Toronto residents scared and angry after dogs attacked by coyotes – Toronto

Daniel Noble and his dog were out for what should have been a relaxing Sunday stroll through a Toronto park. Instead, he says, that sense of calm was shattered when he and his pup were attacked by a pack of coyotes.

It happened in Princess Margaret Park, near Kipling Avenue and Rathburn Road, at around 10:30 a.m.

Noble says he and his dog were chased by as many as eight coyotes in a wooded area of ​​the park.

“Fifteen feet from the exit, all of a sudden, six or so more coyotes came out, grabbed my dog ​​and started attacking him, trying to drag him into the woods,” he said. “I literally thought I was watching my dog ​​get killed in front of me.”

Noble’s neighbours heard his desperate cries for help and rushed to his aid. Many residents say the current situation is out of control and requires a serious response from the City of Toronto.

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A city spokesperson responded Wednesday by saying, in part, “The City of Toronto is aware of recent coyote attacks on dogs in Princess Margaret Park and is investigating.” Signs are being posted at the location, though the most noticeable signs were handwritten by residents.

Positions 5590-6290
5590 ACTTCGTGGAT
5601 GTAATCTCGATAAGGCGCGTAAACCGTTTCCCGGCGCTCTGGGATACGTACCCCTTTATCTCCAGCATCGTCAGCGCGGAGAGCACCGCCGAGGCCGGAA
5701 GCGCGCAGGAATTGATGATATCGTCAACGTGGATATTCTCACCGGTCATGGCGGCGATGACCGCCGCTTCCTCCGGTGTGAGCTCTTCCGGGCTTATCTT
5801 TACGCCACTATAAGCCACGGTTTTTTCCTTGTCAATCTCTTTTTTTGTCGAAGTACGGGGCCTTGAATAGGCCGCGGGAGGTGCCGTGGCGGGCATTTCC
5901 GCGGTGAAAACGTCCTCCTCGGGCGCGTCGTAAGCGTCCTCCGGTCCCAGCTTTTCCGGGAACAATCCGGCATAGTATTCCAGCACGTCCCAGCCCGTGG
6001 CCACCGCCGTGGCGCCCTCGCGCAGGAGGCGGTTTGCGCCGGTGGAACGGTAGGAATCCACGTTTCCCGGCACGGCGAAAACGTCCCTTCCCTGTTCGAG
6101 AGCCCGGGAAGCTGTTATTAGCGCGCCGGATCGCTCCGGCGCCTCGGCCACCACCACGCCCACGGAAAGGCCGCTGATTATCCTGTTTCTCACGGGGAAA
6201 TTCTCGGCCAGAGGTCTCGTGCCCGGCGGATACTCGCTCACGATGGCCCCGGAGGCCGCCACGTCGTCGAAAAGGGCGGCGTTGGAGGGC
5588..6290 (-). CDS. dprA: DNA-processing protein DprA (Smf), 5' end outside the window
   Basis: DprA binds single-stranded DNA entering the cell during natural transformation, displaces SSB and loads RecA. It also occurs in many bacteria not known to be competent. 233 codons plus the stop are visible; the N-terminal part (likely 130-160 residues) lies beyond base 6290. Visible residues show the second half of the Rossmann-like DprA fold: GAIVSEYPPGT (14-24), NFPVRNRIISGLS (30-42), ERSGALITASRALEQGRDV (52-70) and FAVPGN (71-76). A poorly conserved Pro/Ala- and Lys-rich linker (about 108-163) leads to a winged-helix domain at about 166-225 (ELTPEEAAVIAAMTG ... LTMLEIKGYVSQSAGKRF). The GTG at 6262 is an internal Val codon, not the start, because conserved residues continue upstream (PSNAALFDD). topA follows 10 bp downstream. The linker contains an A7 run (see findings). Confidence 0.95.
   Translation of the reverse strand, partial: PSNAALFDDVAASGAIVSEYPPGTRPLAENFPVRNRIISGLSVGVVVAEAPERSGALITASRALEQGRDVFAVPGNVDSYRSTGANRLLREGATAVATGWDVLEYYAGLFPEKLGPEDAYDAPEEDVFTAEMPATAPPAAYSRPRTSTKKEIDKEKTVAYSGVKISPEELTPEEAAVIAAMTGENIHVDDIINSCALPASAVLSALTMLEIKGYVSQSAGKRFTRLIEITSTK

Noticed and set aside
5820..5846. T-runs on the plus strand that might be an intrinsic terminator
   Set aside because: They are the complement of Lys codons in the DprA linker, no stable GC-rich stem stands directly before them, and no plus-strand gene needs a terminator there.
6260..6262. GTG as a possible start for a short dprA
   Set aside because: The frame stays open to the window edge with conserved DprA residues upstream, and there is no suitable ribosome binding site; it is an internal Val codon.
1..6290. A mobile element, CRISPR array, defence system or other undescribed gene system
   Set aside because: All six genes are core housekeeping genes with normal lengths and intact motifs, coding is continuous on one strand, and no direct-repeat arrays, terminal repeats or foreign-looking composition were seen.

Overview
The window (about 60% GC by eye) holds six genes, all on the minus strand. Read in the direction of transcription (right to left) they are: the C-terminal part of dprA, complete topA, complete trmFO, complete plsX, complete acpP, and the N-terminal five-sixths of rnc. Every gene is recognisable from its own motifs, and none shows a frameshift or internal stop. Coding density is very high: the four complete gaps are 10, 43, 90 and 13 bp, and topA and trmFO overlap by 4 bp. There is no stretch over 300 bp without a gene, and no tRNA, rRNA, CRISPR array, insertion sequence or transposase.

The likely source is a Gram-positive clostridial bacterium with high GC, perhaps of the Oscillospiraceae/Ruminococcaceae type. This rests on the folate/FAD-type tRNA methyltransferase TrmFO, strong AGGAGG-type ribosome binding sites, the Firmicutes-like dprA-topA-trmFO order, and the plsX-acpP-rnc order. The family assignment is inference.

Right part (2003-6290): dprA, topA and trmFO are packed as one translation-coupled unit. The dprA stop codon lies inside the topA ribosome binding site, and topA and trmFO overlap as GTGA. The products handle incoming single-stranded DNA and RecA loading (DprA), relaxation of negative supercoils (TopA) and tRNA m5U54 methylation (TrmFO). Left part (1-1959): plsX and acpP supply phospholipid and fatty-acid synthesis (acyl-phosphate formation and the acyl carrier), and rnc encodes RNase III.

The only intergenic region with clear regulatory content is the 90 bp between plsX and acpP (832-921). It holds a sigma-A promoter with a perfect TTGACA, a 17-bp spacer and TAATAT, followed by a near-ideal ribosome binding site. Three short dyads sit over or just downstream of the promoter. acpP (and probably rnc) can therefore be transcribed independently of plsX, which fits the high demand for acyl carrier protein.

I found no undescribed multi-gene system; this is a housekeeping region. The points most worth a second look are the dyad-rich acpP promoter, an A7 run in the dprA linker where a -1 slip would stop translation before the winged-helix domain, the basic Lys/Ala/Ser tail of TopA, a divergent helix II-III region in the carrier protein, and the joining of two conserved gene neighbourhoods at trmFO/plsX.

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Caution tape has also been placed at some forest access points and dog owners have been reminded to keep their pets on a leash. The statement added that staff will continue to address the issue through “education and community support”.

That’s small comfort to Noble and his neighbors, who say the pack attacks 80-pound dogs without fear or restraint. They add that there’s a daycare center near the park.

As for Henry, Noble says his dog was on a leash and they had no food on them at the time.

While investigating this story, a Global News camera captured city workers going door to door handing out informational flyers about coyotes, what attracts them and how to respond if you encounter one up close.

Toronto Animal Services workers were also observed walking along the edge of the park’s wooded area while holding what appeared to be a stuffed animal that resembled a dog.

While this type of coyote behavior is not unheard of, it is rare for such large groups to gather, said Dennis Murray, head of Canada’s Integrative Wildlife Conservation Research.

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“If I could confirm that there was a group of animals that had attacked a dog, I would hire a trapper or a group of trappers to remove those animals from that location,” he told Global News during an interview. “There’s very little you can do to rehabilitate those animals once they start to see that dogs are a threat, or that they see dogs as food.”

Meanwhile, Daniel Noble’s dog is recovering as he and his neighbors continue to send out urgent calls for help.

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Shallima Maharaj

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